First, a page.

1968 - Season Recap
(c) Bob Hulsey

The nation's turmoil spilled onto the baseball diamond. The start of the season was delayed after the assassination of Dr. Martin Luther King, Jr. When presidential candidate Robert F. Kennedy was killed two months later, baseball teams were left to decide on their own whether to postpone their games. Astros management chose not to stop playing but Rusty Staub and Bob Aspromonte sat out in protest. Both were traded after the season.

A picture of Judge Roy Hofheinz appeared in a Dallas newspaper with a bullseye over it. Major League Baseball had announced plans to expand into four more cities in 1969 and Dallas was not one of them. It irked them even further that Montreal, Quebec, would be joining the National League instead. Some in Dallas were sure The Judge had something to do with the snub.

The Astros got another taste of life's realities when they traveled to Chicago in August. They arrived just after the riotous Democratic National Convention had ended. Bused to the same hotel where the Democrats were headquartered, the team was driven through a gauntlet of angry hippies and Vietnam War protesters. The stench of tear gas awaited them as they were snuck in through the rear entrance by Chicago police.

On the field, it was "The Year Of The Pitcher" as moundsmen dominated the game as never before. A foreshadowing came at the Astrodome on April 15th. Tom Seaver of the Mets and Don Wilson of the Astros hooked up in a scoreless duel that kept going and going. It didn't end until six hours later when shortstop Al Weis let a grounder by Aspromonte roll through his legs in the 24th inning allowing Norm Miller to score the game's only run.

Dave Giusti fired a two-hitter in a 1-0 shutout over Cincinnati on May 22nd. He matched that with a two-hitter against the Cubs on June 26th. Wilson tied a big league record with 18 strikeouts during a 6-1 triumph over the Reds on July 14th.

Houston hosted the 1968 All-Star Game at the Dome. As might be expected with the world's best pitchers throwing in a notorious pitcher's park in a year of superlative pitching performances (Bob Gibson's 1.12 ERA, Don Drysdale's 56 consecutive scoreless innings, Denny McLain's 31 wins), the showcase became a 1-0 shutout for the National League. Rusty Staub represented the team as a pinch-hitter.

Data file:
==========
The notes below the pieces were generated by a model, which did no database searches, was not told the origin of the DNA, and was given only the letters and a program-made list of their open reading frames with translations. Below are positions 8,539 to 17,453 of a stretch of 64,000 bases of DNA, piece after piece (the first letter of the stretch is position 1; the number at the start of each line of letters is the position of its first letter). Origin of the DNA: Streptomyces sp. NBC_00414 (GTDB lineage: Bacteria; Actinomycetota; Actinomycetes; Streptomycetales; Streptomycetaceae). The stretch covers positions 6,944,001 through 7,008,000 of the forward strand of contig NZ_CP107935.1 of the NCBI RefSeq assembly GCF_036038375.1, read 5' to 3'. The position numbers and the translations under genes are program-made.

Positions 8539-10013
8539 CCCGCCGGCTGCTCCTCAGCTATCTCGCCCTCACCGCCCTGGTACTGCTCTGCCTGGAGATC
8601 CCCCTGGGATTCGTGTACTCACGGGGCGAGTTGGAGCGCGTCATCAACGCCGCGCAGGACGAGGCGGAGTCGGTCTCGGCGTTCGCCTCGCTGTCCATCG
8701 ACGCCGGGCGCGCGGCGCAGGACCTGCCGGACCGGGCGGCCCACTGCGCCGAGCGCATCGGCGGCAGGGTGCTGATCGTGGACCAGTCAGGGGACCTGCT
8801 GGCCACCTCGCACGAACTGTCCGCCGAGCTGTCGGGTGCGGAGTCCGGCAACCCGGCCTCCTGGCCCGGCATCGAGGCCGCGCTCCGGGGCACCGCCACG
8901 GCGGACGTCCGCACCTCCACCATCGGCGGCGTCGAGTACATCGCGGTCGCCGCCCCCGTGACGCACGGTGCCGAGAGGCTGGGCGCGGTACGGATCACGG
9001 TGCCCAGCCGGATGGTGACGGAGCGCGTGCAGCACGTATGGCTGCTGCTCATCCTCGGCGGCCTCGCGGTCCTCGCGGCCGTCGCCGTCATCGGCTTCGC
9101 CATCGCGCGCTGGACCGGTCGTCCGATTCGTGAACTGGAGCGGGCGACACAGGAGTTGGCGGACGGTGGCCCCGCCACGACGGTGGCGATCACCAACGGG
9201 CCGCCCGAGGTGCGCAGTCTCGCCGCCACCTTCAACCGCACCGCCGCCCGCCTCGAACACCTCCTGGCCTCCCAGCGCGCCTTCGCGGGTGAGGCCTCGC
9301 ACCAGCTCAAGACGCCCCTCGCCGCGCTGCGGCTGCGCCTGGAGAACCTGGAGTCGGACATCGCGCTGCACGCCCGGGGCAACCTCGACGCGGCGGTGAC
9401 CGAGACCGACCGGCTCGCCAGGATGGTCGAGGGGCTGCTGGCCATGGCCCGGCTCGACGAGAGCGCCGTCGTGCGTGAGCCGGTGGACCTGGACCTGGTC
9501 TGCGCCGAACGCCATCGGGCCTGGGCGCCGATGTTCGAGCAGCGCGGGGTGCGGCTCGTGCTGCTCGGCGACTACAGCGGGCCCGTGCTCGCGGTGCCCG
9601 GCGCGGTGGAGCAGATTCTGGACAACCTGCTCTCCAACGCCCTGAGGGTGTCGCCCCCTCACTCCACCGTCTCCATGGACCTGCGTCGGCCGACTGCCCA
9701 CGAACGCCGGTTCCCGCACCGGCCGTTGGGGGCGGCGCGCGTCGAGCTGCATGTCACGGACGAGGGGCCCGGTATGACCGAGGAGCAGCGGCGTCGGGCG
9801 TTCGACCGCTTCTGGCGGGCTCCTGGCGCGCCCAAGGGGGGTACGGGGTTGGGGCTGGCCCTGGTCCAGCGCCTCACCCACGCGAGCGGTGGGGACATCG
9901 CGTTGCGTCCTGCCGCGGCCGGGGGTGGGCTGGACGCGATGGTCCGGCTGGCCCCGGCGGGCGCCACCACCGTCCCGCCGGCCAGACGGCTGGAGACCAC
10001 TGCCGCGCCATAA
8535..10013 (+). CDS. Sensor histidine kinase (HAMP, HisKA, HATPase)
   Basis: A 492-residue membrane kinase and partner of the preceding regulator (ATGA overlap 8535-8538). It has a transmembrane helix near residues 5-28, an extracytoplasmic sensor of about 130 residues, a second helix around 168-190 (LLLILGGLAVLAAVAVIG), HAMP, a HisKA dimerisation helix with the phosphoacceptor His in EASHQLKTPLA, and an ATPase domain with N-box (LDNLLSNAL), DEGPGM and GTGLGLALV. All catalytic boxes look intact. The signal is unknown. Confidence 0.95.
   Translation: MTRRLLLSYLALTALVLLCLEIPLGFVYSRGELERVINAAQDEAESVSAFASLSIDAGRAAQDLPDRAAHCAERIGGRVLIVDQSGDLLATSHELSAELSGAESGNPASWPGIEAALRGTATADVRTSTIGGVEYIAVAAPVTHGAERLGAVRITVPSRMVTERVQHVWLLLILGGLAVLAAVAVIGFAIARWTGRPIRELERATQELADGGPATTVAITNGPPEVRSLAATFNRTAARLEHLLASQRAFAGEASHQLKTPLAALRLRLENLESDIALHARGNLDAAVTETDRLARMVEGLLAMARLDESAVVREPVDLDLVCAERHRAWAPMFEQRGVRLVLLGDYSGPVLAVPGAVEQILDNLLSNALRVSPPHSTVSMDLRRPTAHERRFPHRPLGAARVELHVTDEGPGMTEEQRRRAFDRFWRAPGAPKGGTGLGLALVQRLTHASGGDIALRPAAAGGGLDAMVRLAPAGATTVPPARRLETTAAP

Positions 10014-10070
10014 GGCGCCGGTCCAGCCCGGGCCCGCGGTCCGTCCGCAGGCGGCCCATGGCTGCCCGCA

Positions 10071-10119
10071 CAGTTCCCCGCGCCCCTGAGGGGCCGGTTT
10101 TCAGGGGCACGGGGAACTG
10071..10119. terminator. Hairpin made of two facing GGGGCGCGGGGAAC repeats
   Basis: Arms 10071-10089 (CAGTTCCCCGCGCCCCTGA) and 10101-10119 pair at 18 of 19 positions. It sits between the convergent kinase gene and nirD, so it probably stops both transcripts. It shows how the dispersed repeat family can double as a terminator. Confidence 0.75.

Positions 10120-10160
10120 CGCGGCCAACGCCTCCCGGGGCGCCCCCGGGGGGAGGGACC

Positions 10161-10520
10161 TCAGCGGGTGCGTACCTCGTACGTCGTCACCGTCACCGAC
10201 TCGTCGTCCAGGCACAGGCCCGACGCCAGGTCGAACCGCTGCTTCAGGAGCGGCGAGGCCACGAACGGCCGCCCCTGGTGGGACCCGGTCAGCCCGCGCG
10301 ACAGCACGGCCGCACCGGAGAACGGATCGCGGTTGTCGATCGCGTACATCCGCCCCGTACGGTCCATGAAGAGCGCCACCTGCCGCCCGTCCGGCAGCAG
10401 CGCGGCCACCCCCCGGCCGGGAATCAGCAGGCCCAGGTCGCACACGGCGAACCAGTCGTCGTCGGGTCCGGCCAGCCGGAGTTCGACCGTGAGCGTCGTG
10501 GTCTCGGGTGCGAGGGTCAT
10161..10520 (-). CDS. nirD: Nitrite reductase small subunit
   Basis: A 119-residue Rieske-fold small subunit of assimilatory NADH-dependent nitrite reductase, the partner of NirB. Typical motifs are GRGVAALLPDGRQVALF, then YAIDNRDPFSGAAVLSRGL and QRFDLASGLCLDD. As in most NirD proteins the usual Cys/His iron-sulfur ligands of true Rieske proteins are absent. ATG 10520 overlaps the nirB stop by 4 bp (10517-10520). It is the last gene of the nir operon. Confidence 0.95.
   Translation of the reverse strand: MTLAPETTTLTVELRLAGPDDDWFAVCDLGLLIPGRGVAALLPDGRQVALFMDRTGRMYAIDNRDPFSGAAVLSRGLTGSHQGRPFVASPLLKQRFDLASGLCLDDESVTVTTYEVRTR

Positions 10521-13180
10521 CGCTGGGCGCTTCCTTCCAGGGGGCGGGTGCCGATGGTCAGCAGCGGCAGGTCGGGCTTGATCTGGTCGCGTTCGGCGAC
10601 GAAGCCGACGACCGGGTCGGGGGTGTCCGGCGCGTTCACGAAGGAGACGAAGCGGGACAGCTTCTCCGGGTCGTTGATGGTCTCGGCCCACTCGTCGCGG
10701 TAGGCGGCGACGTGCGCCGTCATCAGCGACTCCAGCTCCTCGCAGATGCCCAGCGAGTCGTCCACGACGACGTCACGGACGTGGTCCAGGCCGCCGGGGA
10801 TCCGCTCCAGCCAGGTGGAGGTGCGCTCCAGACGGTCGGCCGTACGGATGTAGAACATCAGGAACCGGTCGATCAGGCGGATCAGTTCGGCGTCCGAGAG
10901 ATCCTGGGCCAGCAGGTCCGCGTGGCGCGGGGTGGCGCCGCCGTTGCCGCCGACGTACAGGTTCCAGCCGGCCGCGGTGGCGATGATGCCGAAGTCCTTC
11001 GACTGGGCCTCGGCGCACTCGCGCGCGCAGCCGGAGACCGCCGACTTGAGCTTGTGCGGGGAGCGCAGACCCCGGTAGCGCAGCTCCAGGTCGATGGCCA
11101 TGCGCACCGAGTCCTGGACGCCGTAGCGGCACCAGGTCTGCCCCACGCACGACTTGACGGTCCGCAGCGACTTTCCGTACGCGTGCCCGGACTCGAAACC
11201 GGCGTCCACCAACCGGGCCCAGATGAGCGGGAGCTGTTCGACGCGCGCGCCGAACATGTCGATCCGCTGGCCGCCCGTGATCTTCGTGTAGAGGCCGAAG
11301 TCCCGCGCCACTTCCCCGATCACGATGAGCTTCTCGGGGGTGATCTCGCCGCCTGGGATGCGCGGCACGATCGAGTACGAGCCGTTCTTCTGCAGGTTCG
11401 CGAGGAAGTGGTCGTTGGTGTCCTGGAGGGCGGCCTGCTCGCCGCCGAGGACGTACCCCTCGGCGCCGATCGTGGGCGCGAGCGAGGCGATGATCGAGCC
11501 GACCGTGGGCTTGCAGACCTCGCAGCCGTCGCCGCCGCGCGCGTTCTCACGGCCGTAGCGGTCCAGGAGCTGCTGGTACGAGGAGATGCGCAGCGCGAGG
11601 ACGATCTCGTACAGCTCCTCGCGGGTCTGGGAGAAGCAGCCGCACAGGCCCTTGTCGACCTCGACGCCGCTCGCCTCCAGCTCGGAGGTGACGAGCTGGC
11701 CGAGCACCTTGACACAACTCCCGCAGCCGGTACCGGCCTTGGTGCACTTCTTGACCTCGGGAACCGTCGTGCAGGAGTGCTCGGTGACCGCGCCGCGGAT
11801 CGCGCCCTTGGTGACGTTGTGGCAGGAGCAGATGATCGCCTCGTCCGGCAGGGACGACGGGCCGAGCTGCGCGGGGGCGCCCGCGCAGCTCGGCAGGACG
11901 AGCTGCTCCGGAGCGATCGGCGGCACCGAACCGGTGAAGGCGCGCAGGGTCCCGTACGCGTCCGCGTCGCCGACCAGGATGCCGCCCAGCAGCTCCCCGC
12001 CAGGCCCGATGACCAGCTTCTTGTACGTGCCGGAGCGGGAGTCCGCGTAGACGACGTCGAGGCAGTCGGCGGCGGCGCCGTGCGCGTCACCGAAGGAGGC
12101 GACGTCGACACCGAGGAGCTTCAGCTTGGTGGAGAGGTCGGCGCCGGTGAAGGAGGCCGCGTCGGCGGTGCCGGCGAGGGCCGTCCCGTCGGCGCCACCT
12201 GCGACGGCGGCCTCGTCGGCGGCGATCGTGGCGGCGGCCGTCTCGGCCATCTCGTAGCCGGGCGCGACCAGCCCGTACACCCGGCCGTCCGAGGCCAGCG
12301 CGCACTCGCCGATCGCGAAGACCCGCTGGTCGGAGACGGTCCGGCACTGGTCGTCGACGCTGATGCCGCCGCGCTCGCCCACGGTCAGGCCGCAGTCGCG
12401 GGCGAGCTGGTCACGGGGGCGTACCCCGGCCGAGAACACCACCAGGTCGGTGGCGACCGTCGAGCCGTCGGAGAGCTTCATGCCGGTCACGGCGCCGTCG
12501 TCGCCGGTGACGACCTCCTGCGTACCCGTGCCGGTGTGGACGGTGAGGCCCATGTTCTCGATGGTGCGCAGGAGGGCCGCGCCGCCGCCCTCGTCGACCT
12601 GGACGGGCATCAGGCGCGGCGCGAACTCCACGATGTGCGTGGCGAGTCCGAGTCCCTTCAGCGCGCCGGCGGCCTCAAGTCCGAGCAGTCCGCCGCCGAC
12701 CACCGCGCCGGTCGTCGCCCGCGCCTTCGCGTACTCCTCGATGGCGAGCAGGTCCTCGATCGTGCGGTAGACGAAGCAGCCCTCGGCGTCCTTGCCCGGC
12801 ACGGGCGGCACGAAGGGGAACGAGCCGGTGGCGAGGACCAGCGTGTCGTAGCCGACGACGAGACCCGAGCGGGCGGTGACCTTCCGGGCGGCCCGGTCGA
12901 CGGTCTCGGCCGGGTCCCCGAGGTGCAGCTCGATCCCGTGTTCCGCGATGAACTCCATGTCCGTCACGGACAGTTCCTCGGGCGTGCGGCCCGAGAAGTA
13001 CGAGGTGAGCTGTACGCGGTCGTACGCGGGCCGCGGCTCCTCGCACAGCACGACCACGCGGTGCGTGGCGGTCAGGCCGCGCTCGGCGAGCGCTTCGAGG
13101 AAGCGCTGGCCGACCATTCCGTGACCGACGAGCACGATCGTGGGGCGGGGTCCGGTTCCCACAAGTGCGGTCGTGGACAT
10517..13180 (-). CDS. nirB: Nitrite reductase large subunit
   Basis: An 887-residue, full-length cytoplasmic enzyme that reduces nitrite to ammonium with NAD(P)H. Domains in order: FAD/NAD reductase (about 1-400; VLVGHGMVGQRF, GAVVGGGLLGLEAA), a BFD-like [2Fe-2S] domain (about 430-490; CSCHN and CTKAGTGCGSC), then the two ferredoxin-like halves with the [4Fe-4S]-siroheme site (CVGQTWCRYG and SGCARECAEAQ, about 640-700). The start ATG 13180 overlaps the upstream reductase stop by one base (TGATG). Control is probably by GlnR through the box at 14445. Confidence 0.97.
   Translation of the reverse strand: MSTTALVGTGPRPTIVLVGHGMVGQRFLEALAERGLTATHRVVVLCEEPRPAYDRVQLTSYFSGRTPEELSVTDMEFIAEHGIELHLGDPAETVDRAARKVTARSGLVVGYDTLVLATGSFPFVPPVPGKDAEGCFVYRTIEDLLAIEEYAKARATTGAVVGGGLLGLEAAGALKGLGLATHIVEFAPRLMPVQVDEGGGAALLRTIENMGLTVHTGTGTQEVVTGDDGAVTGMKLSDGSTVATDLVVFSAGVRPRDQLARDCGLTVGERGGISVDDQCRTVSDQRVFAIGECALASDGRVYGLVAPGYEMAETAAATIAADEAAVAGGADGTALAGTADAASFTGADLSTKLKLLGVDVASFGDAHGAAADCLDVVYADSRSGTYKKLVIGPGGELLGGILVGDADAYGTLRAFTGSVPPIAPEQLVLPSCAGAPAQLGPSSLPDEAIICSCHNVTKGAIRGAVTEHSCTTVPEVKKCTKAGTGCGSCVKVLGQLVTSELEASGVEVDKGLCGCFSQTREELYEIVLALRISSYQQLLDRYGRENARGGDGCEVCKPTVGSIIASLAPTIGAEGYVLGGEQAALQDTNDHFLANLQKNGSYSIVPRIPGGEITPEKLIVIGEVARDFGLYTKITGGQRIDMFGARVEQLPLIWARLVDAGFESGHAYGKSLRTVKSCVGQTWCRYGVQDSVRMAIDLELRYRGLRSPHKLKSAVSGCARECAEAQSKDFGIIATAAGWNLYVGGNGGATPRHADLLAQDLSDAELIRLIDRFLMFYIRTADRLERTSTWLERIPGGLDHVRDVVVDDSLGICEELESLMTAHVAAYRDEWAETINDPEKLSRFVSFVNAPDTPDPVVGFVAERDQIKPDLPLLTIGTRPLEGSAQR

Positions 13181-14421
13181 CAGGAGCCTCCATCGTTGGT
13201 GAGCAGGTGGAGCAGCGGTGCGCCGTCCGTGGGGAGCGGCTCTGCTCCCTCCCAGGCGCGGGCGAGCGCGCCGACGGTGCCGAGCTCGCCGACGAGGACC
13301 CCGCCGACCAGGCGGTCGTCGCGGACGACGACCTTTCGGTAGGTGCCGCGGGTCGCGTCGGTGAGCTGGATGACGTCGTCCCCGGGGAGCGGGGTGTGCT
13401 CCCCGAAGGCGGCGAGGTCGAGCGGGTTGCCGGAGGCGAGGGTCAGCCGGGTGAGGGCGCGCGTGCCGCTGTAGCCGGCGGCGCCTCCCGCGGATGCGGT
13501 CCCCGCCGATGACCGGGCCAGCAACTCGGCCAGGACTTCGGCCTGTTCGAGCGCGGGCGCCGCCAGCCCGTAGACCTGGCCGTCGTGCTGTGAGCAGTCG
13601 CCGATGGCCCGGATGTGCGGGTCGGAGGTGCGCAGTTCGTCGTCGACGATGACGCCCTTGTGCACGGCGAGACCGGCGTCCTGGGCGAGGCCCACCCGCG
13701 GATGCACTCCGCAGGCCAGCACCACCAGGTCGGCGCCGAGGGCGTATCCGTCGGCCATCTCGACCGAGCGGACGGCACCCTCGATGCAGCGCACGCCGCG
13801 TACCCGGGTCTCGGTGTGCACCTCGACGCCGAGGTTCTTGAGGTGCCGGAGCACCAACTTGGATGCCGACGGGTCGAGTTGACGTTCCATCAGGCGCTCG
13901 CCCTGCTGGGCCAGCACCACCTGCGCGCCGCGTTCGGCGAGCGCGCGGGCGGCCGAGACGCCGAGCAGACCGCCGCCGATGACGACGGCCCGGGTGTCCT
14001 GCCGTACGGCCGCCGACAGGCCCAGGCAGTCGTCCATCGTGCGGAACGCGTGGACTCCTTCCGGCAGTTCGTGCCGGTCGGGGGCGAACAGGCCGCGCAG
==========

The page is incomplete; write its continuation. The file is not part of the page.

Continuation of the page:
Grady Hatton was fired as the Astros manager. Harry "The Hat" Walker replaced him. The good news was that the team tied their best record to date - a 72-90 mark. The bad news was that they finished in last place, one game behind New York.

The Astros could be thankful for one win they didn't deserve. On September 7th, Atlanta's Hank Aaron was rounding third and heading home with the winning run in the bottom of the ninth when he suddenly lost his balance and fell down. Doug Rader took the throw and tagged him out. With new life, Houston came back for a 6-3 victory. It proved that even the great ones sometimes fail, a lesson for which a last-place team could find solace.

72-90
Last place, National League

Key BattersHRRBIAVG
C John Bateman 433.249
1B Rusty Staub 672.291
2B Denis Menke 656.249
3B Doug Rader 643.267
SS Hector Torres 124.223
LF Bob Aspromonte 146.225
CF Jim Wynn 2667.269
RF Norm Miller 628.237
OF Ron Davis 112.212
OF Lee Thomas 111.194
OF Dick Simpson 311.186
IF Julio Gotay 111.248
Key PitchersWLERA
SP Dave Giusti 11143.19
SP Larry Dierker 12153.31
SP Denny Lemaster 10152.81
SP Don Wilson 13163.28
SP Mike Cuellar 8112.74
CL Steve Shea 443.38
RP John Buzhardt 443.12
RP Jim Ray 232.68
RP Tom Dukes 224.27


Morgan and Menke: Exciting DP tandem.
(c) Houston Astros

Aspromonte: Last of the orginal Colts.
(c) Houston Astros


From The AstrosDaily Media Library

Video:
1966 to 1969: Young Stars - From "Houston Astros: A Silver Odyssey" - Adjusted to their new home, the Astros transition from veterans to talent from their farm. (3:00 - MLB video)
1968 All-Star Game - 6th inning -Rusty Staub pops up to third. (1:20, Reese, Gowdy - NBC)

Audio:
Apr 15, 1968 Bob Aspromonte breaks a scoreless tie in the 24th inning.(0:58, Elston)
Jun 1, 1968 Commercial announcing the opening of AstroWorld. (0:59, Dene Hofheinz)
Jul 9, 1968 Rusty Staub pinch-hits at the All-Star Game in the Astrodome.(1:14, Simpson, Elston NBC Radio)
Jul 9, 1968 Houston fans salute Mickey Mantle prematurely at the All-Star Game.(1:57, Simpson, Kubek, Elston NBC Radio)
Jul 14, 1968 Don Wilson fans Cincy's Johnny Bench for his 18th strikeout.(1:14, Elston)


Trades and Transactions

Nov 28 1967 - Winter Major League Draft
- drafted Ron Cook(P) from NY-A

1968 - traded Paul Doyle to Atl-N for Sandy Valdespino(OF)

Feb 9 1968 - traded Tommy Murray(OF) and Levi Brown(OF) to Chi-N for Lee Thomas(OF)

Apr 2 1968 - released Larry Sherry(P)

May 4 1968 - traded Aaron Pointer(OF) to Chi-N for Byron Browne(OF)

Jun 1968 - Summer Free Agent Draft
- 1. drafted Marty Cott(C) (#3 pick overall)
- 2. drafted Rich Chiles(OF)
- 3. drafted Bill Greif(P)
- 5. drafted Larry Yount(P)
- 18. drafted Ken Forsch(P)

- 1. drafted Buddy Harris(P) in secondary phase

Jun 15 1968 - traded Ron Davis(OF) to StL-N for Dick Simpson(OF) and Hal Gilson(P)

Oct 11 1968 - traded Dave Giusti(P) and Dave Adlesh(C) to StL-N for Johnny Edwards(C) and Tommy Smith

Oct 14 1968 - Expansion Draft
- lost John Bateman(C) to Mon-N (#3 selection)
- lost Nate Colbert(IF) to SD-N (8th selection)
- lost Jose Herrera(OF) to Mon-N (15th selection)
- lost Tom Dukes(P) to SD-N (17th selection)
- lost Ivan Murrell(OF) to SD-N (21st selection)
- lost Ron Brand(C) to Mon-N (29th selection)

Oct 17 1968 - sent Chris Zachary(P) to KC-A for cash